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National Mortgage Professional
Apr 22, 2007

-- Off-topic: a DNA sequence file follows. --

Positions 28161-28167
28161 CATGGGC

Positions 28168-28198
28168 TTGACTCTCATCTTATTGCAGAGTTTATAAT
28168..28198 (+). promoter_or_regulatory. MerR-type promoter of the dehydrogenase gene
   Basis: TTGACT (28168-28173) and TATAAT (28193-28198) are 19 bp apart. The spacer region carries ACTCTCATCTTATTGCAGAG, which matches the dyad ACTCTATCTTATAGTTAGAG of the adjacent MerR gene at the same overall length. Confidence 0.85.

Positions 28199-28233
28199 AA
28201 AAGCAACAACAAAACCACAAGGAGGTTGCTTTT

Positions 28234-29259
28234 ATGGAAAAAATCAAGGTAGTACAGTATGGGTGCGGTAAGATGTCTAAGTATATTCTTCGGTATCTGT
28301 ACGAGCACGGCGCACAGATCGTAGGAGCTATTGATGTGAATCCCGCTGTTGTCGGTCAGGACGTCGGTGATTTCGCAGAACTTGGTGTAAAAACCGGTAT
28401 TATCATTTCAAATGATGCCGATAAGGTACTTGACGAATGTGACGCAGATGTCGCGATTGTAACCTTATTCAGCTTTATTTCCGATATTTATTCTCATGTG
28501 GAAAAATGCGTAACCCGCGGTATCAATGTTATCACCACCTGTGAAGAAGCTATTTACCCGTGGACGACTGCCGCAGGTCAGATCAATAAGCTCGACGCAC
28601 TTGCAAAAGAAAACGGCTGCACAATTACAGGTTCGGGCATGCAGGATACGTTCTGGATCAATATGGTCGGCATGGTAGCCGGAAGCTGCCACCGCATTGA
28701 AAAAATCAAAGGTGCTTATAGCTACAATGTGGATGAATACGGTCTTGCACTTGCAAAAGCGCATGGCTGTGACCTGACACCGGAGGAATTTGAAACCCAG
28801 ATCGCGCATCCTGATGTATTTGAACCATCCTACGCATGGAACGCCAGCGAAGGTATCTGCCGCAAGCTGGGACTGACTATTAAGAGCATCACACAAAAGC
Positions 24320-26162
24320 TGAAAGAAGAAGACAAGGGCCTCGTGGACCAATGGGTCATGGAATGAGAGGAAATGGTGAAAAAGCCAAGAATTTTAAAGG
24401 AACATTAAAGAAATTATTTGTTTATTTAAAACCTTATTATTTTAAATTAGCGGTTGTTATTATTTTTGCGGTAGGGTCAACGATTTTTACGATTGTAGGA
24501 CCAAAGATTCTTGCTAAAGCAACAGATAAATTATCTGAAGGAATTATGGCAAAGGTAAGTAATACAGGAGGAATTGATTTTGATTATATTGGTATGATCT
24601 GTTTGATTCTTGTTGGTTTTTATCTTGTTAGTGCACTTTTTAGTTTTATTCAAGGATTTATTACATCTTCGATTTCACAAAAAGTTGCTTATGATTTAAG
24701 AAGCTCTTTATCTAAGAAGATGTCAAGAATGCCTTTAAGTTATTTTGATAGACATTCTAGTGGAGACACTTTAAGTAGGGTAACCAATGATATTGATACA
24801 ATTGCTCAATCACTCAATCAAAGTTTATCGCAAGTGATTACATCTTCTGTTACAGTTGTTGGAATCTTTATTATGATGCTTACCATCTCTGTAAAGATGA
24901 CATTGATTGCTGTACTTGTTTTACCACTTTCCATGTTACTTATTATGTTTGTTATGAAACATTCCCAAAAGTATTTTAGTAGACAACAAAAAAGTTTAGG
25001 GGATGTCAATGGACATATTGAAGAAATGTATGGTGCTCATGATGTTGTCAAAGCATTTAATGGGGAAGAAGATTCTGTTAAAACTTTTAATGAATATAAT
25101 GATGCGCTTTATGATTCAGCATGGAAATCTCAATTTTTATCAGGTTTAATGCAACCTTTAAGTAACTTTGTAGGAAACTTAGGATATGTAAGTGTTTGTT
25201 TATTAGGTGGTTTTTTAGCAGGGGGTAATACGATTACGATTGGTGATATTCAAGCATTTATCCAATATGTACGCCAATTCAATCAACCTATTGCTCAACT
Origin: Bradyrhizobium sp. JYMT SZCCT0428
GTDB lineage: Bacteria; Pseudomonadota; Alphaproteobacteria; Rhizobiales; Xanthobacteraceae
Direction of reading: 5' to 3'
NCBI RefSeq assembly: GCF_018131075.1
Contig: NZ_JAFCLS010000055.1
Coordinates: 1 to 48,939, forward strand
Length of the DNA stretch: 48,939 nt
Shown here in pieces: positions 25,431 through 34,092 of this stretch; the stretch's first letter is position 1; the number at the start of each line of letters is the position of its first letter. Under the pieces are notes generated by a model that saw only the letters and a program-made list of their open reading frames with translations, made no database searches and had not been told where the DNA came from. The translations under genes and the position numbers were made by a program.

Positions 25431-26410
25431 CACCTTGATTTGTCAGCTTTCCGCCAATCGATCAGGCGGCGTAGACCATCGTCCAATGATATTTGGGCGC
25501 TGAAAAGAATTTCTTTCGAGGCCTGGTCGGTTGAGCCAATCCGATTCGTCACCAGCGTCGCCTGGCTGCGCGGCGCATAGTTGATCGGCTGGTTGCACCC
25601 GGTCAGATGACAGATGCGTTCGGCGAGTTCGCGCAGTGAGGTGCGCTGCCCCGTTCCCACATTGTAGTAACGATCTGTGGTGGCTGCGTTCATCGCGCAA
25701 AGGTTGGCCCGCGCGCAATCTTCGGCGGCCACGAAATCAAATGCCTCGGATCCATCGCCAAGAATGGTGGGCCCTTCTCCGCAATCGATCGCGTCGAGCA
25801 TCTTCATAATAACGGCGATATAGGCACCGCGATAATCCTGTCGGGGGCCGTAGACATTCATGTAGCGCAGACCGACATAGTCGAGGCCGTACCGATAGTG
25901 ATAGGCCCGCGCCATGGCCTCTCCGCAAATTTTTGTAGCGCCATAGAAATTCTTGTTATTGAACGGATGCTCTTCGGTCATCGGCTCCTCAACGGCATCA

Big opportunities from small-balance commercial mortgagesScott Riellymulti-family, mixed-use, fees, residential mortgage market The small-balance commercial mortgage market is anything but small. Loans on multi-family, mixed-use and other commercial property valued at $5 million or below make up a market of some $130 billion per year. This is despite the fact that more than 20 percent of commercial property sales at these values include no debt, according to research published by the Mortgage Bankers Association of America. What's more, five percent of the financed transactions involve private party or seller financing instead of a traditional institutional lender. And while refinancing might be stagnating in the residential market, it is growing in the small-balance commercial market. If you need more reasons to pursue this market, try these: 1. Fees on small-balance commercial mortgages can be significantly higher than those on residential loans. The highly competitive and transparent residential mortgage market has compressed origination fees for both purchases and refinancings. Small-balance commercial mortgage fees, on the other hand, are typically one to three points. Moreover, average loan amounts for small-balance commercial mortgages are generally higher than loan amounts for residential mortgages. 2. You should have no trouble finding borrowers. You can start by talking to your existing residential borrowers. Many buyers of small commercial properties are affluent investors seeking to diversify their investment portfolios. First-time buyers often go to bankers, brokers or financial advisors with whom they already have relationships. With typically strong credit scores, these investors are excellent prospects. Refinancing offers additional opportunities. Many small-balance commercial properties are owned outright or have existing financing with onerous rates and terms, including balloon payments. Yet many residential lenders and brokers shy away from the small-balance commercial market. One reason is that the origination process is more complicated and more expensive than that which is associated with residential lending. Residential underwriting often requires little more than a borrower's credit report and an appraisal based on comparables. But to underwrite a small-balance commercial mortgage properly, the lender must evaluate the property and the borrower's credit. Property analysis includes inspections, environmental assessments, rent rolls, lease reviews, renovation costs, occupancy rates and other market data. Unfortunately, this is true for all such loans, no matter how small. Many residential originators simply lack the expertise or resources to conduct this analysis. Another reason for hesitation is the relatively long time period to close commercial loans - 90 days or more in most cases. This creates more fallout risk than residential loans' shorter time frames. Even if a lender has the resources and proficiency to underwrite small-balance commercial mortgages, the secondary market is much less developed than for residential loans. It's harder for lenders to sell small-balance commercial mortgages - a potential problem if they're not originating loans for portfolio. A well-funded partner with access to the capital markets can mitigate all these potential issues. Such a partner offers underwriting flexibility because it can diversify risk among the many loans it purchases and securitizes. The partner may also enjoy certain economies of scale, such as access to a blanket environmental insurance policy. As a result, the partner can help lenders and brokers originate a broader range of small-balance commercial mortgages. You should seek an experienced partner that has an appetite for loans and an efficient turnkey process that minimizes costs and speeds time to closing. Because the process itself is generally the most significant impediment, look for a partner who offers a proven one - from pre-qualification to application to third-party services and through to closing. This enables you to offer more competitive rates, better service and higher likelihood of closing. A good partner can transform your small-balance commercial mortgage activity from a sideline to a core business with long-term benefits. Lenders who originate these loans will see more than revenue growth. Since the loans can be sold rather than retained in portfolio, lenders will also see growth in return on assets and return on equity, two key measures of lenders' efficiency and overall performance (and often key determinants of senior management compensation). For public financial institutions, return on assets and return on equity are important signs of healthy financial performance. Here are key qualities to seek in a partner: -Does the partner offer both fixed and floating rates - a broad enough mix to meet borrowers' wide-ranging needs? Do the partner's rates and yield-spread premiums ensure your profitability? -Does the partner have clear and easily implemented underwriting guidelines? You cannot afford to evaluate every small-balance commercial mortgage application in isolation and then wonder whether you'll find a buyer. The partner should provide standard guidelines that make the loan-approval decision almost automatic. -Can the partner supply a comprehensive package of third-party services, such as appraisals, inspections, legal documentation and environmental insurance? -Does the partner have an efficient Web-based process that ensures quick closings (as fast as 30 days) and lowers fixed labor costs so you can offer more competitive rates? -Does the partnership position you well for the future when the small-balance commercial mortgage becomes more of a commodity, like residential mortgages? -Does the partner compete with you? Or do they work exclusively with originators and not directly with borrowers? The last thing you want is a funding partner who is also your competitor. -Can the partner provide additional value-added services, such as marketing support and lead generation? -How sophisticated is the partner? The small-balance commercial mortgage business is fragmented primarily because there's no efficient secondary market for these loans. You want a partner who knows and understands the capital markets and has a successful track record of securitizing small-balance commercial mortgages. Lastly, is the purchaser of your loans also a principal in the securitization? An institution that purchases loans merely to resell them is quite different from a long-term partner who retains ownership of non-rated and non-investment-grade bonds from securitizations. A true partner with skin in the game will likely have a better appreciation of the risk and will be not only capable of but also empowered to make underwriting decisions based on a thoughtful analysis of all relative factors. With this type of partner, you'll have a steady supply of table funding, your rates will be competitive, your loans will close and you'll build a strong reputation among your borrowers. Scott Rielly is executive vice president of Stamford, Conn.-based CBA Commercial LLC. He may be reached at [email protected]